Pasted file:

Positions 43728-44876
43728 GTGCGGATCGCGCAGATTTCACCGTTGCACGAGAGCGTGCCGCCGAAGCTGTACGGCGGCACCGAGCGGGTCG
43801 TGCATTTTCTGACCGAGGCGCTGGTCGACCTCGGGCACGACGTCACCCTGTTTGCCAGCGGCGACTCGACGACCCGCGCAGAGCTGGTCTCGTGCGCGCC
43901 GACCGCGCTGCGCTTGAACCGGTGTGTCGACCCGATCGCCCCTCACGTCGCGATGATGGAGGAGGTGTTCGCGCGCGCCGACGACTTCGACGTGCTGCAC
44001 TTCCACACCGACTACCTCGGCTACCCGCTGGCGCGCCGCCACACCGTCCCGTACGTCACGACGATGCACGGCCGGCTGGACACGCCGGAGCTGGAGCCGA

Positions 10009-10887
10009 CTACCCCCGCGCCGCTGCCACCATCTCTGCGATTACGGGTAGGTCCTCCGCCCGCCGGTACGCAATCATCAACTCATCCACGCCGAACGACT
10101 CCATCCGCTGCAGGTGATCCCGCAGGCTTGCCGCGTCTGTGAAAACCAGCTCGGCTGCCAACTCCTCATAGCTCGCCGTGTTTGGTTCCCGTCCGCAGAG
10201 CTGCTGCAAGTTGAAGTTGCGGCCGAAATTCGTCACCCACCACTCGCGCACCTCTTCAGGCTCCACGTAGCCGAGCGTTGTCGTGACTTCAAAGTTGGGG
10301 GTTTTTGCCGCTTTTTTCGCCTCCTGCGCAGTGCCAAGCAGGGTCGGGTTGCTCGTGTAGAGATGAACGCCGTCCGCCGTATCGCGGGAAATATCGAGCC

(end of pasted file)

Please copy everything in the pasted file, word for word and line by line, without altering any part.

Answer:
Positions 43728-44876
43728 GTGCGGATCGCGCAGATTTCACCGTTGCACGAGAGCGTGCCGCCGAAGCTGTACGGCGGCACCGAGCGGGTCG
43801 TGCATTTTCTGACCGAGGCGCTGGTCGACCTCGGGCACGACGTCACCCTGTTTGCCAGCGGCGACTCGACGACCCGCGCAGAGCTGGTCTCGTGCGCGCC
43901 GACCGCGCTGCGCTTGAACCGGTGTGTCGACCCGATCGCCCCTCACGTCGCGATGATGGAGGAGGTGTTCGCGCGCGCCGACGACTTCGACGTGCTGCAC
44001 TTCCACACCGACTACCTCGGCTACCCGCTGGCGCGCCGCCACACCGTCCCGTACGTCACGACGATGCACGGCCGGCTGGACACGCCGGAGCTGGAGCCGA

Positions 10009-10887
10009 CTACCCCCGCGCCGCTGCCACCATCTCTGCGATTACGGGTAGGTCCTCCGCCCGCCGGTACGCAATCATCAACTCATCCACGCCGAACGACT
10101 CCATCCGCTGCAGGTGATCCCGCAGGCTTGCCGCGTCTGTGAAAACCAGCTCGGCTGCCAACTCCTCATAGCTCGCCGTGTTTGGTTCCCGTCCGCAGAG
10201 CTGCTGCAAGTTGAAGTTGCGGCCGAAATTCGTCACCCACCACTCGCGCACCTCTTCAGGCTCCACGTAGCCGAGCGTTGTCGTGACTTCAAAGTTGGGG
10301 GTTTTTGCCGCTTTTTTCGCCTCCTGCGCAGTGCCAAGCAGGGTCGGGTTGCTCGTGTAGAGATGAACGCCGTCCGCCGTATCGCGGGAAATATCGAGCC